This is probably the most common conclusion, especially if you chose the full-time RV lifestyle. It goes back to the question of why you would ever move out of 2,500 square feet of space into 300 square feet. You must be simply crazy. Additionally, what financial sense does it make to sell something that appreciates and buy something that depreciates as soon as you drive it off the lot? 

If you have kids, your friends see you as even crazier. After all, what kind of childhood is a vagabond lifestyle? It may be hard for them to think your kids can learn outside of a traditional school setting or make friends while moving from one place to another.

However, part-time and weekender RVers also get some heat. The cost of an RV compared to the number of trips and what you do on those trips just might seem crazy to a non-RVer.

Sure traveling around seeing the red rocks of Arizona and the Badlands of South Dakota sounds adventurous, but it’s not real life. It’s also a huge undertaking and a whole lot of work.

But rest assured, even if you’re friends think you’re crazy, you know the payoff is worth it. Life is meant to be full of crazy adventures. Time spent camping and traveling make up some of the fondest memories of children and adults alike. In fact, regular doses of the great outdoors might even make you less crazy.

Questions Your Friends Still Have 

Despite those five conclusions about your RV lifestyle, your friends still have a handful of questions – especially for full-time RVers. They probably have lots more, but these are the most common. Have you been asked any of these questions before?

1. Do You Ever Get Tired of Living in a Small Space?

The answer to this question is almost always yes. Of course, you get tired of living in a small space. Whether your RV trip is a weekend or 3 years, close space can get on anyone’s nerves. But the great thing about RVing is the great outdoors is right outside. If anyone needs some extra space, your living space sprawls outside, too.

Plus, the lifestyle of experiences over things makes it worth the sacrifices everyone in your family has to make.

Family playing together in a small RV.
Living in small spaces provides challenges, but it also encourages a simple lifestyle.

2. Will You Ever Go Back to a House?

Another common question for full-time RVers stems from the conclusion that you’re basically homeless. Tradition says that Americans live in houses and apartments, not RVs. So when are you settling down and joining mainstream life again?

Most full-time travelers don’t live forever in their RV. Eventually, they do go back to a house or retirement community because they’re ready to get off the road. But many RVers just travel until they’re done traveling. They don’t necessarily have a plan of when they’ll go back.

Pro Tip: New to RVing? Make life easier by avoiding these 17 Beginner Full-Time RV Mistakes.

3. How Do You Never Fight With Your Spouse or Kids?

Your friends will also wonder how you get along with your spouse or kids 24/7 in a small shared space. Staying in a tiny space means being close to each other all of the time. For some people, this could drive them crazy.

The reality is that RVers still fight with their spouses and kids. They just have to deal with their problems instead of shoving them to the side. There is no escape from the spouse you’re mad at. Kids can’t just run into their room and slam the door if you tell them no – there is no other room or door to slam.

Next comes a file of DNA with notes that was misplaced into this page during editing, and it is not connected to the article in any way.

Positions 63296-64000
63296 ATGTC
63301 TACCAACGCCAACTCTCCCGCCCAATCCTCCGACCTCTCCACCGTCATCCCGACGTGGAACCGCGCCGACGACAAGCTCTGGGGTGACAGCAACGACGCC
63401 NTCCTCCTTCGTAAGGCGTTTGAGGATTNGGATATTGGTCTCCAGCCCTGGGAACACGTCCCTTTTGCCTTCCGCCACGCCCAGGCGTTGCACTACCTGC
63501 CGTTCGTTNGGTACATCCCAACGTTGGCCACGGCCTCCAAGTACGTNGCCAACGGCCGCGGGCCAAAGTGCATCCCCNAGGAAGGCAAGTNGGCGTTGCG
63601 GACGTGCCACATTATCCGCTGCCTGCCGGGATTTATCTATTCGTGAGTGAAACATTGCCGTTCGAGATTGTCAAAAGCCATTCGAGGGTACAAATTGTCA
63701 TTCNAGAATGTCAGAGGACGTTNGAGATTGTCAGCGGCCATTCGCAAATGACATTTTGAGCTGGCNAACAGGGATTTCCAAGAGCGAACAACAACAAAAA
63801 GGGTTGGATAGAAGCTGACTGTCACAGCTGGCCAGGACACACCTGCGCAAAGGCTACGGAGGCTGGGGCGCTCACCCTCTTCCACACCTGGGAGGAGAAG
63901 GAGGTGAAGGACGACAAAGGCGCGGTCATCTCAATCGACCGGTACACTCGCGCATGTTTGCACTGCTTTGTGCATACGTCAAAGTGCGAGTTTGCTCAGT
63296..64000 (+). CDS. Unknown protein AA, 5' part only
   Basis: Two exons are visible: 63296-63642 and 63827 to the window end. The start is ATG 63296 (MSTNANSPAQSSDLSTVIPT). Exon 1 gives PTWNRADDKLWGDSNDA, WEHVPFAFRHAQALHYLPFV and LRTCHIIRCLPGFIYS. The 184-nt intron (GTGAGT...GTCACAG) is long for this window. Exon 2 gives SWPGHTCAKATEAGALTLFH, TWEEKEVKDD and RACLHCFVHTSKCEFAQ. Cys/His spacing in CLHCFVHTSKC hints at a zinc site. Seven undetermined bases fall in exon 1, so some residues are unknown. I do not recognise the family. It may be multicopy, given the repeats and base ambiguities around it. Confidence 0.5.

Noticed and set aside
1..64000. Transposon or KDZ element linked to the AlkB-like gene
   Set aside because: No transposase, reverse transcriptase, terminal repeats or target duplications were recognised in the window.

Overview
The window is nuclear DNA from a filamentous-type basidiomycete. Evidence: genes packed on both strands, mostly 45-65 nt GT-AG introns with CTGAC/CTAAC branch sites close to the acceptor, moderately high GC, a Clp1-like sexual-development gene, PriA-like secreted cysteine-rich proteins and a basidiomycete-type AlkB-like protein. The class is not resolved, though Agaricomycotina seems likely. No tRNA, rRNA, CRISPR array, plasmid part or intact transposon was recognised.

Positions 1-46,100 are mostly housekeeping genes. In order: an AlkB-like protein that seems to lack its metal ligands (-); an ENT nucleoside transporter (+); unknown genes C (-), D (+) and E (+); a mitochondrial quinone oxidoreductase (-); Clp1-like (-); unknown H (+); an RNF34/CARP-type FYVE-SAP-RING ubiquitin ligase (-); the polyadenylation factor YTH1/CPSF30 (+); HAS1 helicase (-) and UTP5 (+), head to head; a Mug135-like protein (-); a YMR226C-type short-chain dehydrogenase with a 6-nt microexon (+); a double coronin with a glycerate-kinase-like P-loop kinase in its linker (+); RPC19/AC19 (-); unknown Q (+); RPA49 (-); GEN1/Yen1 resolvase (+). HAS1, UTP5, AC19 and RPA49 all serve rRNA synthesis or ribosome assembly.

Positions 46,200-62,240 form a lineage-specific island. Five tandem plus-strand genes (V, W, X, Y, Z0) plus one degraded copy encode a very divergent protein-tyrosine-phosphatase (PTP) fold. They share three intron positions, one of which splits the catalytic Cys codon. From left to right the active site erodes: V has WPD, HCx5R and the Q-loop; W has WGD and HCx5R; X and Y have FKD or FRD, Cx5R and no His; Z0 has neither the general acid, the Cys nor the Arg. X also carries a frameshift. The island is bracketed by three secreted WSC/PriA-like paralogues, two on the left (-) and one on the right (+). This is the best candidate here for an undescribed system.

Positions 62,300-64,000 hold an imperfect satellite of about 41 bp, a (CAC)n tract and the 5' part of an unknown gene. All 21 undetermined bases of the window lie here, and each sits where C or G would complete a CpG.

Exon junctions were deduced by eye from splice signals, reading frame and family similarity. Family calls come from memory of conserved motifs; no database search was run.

Problem-solving and relationship-building skills are important to the success of RVers. But it doesn’t mean they never have scuffles.

Tom and Cait from Mortons on the Move traveling in Arches National Park together.
Quick problem solving and clear communication is necessary when living in a small space with your partner.

4. Is It Cheaper to Live in an RV?

Lots of people wonder about the cost of living in an RV. Depending on your lifestyle, this will vary from RVer to RVer. Stationary full-time RVers won’t spend as much as traveling RVers because they aren’t moving from place to place, spending money on gas, attractions, and campground fees.

Full-time RVers don’t always go into this lifestyle to save money, though. The purpose is to experience new places and make memories. Sometimes that requires more money. But there are also traveling RVers who live on a tight budget and save money through memberships, boondocking, and traveling less often.

Full Time RV Living Finances - One Year on the Road

Let Them Wonder As You Enjoy Your RV Life

Your friends and family will make conclusions and have questions no matter how much explaining and sharing you do. So let them wonder.

Just live your life enjoying the adventure. Laugh when they make ridiculous assumptions. Explain when they ask genuine questions. But don’t worry about getting your traveling lifestyle approved by others. Sometimes people just won’t understand. 

What are some funny comments you’ve heard about the RV lifestyle? Tell us in the comments!

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Joyce and John Barnes

Thursday 14th of April 2022

John and I love the videos, etc. that Tom and Kaitlan provide. We especially enjoy watching their Alaska trip. Keep,up,the good,work. No we don’t think,you’re crazy. You provide adventure, history, and just a chance to see places that we’ll never get to see in person.

Thank you

Sheri

Thursday 14th of April 2022

We have found that the most common question we’re asked (and one which we think is strange) is “What do you eat?”, as if we are some sort of cavemen or just eat hotdogs and s’mores over the campfire…. 2nd most question is “What is your most favorite place that you’ve visited?” How can that even be answered? So many beautiful places.

And, by the way, we live in only 170 square feet—much like your Lance camper was, minus 1 slide out.

Love following you two. Almost ran into you at Organ Pipe.

Mortons on the Move

Saturday 23rd of April 2022

Lol, it's funny what people think when they haven't experienced it.